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Cyrus' revelation: How Adair Countian tipped scales to win WWI

Kaiser Bill would have known he was toast if he'd been aware that he was fighting Esther Gilmer Dohoney
A look back in the ancient annals of glorious old Adair County, Kentucky
By the late summer & early fall of 1918, the war was not going a bit well for Kaiser Wilhelm I of Germany. U.S. doughboys had his bloodthirsty Huns in disarray and on the run, and without a doubt, the Kaiser knew that plenty more sharpshooting steely-eyed Adair Countians were none too patiently awaiting their turn to have sport with his troops.

However, a front page article in the October 2, 1918 Adair County News almost certainly delivered the death blow and convinced ol' Kaiser Bill that he and his wanna-be empire were toast. I mean, wouldn't *you* immediately sue for peace if you found out the enemy was so tough, so resolved, and so determined to whip your butt that a hundred-year-old woman had "jined up" to help the cause? Can you not imagine him exclaiming, "Ach! All is lost!" as he read
Centenarian Registers for War Service

Mrs. Esther [Gilmer] Dohoney who celebrated her 100th birthday in May of this year, came down to the Court-House last week and registered for war activities. Mrs. Dohoney says that she is ready for any service called upon her to do.

(It was that at point Kaiser Bill dropped his hot-off-the-press copy of the Adair County News and began frantically searching for a white flag of surrender. It most likely would have made no difference had he read the the rest of the article-Cyrus):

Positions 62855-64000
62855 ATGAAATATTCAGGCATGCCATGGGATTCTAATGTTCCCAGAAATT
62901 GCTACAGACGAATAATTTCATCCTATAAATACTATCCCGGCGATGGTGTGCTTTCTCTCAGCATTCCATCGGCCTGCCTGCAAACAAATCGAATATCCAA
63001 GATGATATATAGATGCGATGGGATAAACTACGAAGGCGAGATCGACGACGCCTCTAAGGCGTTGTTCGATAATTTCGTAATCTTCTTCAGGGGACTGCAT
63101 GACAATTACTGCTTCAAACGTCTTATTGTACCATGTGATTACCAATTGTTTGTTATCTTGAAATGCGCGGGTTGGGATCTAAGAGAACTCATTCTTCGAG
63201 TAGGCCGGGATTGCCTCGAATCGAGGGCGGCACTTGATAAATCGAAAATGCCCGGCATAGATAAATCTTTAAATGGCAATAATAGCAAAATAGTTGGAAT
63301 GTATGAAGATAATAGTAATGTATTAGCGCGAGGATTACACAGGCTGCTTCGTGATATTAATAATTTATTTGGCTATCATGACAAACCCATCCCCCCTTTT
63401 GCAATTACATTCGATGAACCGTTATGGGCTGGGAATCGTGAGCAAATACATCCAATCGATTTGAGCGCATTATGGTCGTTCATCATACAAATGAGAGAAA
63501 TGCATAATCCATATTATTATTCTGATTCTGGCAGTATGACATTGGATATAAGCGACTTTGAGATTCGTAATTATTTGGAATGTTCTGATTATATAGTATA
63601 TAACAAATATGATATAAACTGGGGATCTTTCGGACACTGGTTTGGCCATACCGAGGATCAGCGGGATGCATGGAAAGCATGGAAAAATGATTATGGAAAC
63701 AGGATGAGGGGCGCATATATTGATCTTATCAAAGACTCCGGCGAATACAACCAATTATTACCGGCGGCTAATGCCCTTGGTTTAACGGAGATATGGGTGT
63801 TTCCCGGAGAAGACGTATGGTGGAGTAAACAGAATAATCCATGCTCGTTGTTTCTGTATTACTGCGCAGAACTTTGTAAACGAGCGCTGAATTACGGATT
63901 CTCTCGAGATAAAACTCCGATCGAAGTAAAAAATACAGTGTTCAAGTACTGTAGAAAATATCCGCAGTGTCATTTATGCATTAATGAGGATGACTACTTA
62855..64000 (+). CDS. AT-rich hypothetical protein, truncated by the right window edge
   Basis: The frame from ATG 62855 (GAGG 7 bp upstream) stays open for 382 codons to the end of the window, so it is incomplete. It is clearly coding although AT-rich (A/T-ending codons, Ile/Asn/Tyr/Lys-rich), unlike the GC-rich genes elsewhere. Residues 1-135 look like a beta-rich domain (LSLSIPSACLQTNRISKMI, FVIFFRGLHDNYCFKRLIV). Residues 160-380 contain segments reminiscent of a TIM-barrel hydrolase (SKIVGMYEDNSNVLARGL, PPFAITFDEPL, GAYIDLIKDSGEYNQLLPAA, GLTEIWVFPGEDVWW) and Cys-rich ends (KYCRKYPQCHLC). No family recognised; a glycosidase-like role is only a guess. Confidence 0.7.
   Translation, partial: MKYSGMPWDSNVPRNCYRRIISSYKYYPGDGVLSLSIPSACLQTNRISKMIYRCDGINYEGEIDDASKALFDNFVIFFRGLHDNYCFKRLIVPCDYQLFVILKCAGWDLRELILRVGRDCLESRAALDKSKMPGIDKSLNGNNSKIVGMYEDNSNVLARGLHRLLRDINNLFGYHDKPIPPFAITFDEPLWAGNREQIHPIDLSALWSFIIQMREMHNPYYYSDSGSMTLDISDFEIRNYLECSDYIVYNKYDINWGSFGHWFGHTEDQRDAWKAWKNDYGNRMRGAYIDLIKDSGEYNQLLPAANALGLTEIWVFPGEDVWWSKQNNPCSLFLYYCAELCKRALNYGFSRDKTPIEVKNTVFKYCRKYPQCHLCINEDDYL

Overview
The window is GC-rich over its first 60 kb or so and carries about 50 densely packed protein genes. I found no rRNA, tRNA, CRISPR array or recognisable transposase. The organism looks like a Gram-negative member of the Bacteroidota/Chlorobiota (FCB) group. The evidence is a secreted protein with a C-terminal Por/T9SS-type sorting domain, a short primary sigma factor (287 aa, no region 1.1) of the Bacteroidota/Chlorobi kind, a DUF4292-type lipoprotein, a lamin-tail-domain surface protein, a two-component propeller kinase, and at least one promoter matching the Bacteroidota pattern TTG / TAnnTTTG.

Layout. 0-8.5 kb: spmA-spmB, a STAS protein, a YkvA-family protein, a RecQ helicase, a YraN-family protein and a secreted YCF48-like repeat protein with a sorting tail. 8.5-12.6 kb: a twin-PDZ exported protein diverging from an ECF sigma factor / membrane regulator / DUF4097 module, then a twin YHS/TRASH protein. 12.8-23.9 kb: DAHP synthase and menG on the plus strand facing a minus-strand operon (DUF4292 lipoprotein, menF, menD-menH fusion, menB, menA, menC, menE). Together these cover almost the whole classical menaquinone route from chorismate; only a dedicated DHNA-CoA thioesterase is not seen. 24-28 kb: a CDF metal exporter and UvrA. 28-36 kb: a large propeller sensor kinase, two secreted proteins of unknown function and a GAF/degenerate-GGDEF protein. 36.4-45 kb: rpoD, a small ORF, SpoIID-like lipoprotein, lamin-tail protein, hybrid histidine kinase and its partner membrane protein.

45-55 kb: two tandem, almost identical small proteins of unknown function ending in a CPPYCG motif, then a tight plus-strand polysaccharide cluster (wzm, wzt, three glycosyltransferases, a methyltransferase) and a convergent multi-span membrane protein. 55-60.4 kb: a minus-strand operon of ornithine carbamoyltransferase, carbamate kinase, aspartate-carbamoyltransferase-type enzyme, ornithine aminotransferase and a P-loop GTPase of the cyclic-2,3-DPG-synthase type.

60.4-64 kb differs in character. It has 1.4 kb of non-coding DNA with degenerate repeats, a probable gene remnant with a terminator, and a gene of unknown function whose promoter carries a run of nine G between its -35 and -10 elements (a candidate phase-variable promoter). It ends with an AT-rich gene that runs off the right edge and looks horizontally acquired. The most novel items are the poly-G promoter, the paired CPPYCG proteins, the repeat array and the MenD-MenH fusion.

This grand mother of American patriots in the glory of beautiful old age spends much of her time knitting for soldiers.

Mrs. Dohoney's registration was in response to appeals for women 16 & older to register for the Women's War Census which stated "No service is asked or expected of a woman except what she may freely offer, but she is requested by the government to register, in any case..."
Mrs. Dohoney lived nearly two years after helping bring down Kaiser Bill & his minions, and departed this vale of sorrows on September 13, 1920.

CyrusCentral Ohio Bureau Chief, ColumbiaMagazine.com
Editor's note: More on the Gilmer family is a-stew in the Authors', Severally, Crockpot. Anyone with information on the Gilmer family, the Gilmer Family Cemetery late of the Frank Dohoney, Holladay Place, now serenely inhumed at Union Cemetery, Milltown Church Road, Adair CO, KY, please let us know by emailing: ed@columbiamagazine.com.


This story was posted on 2006-05-13 13:26:02
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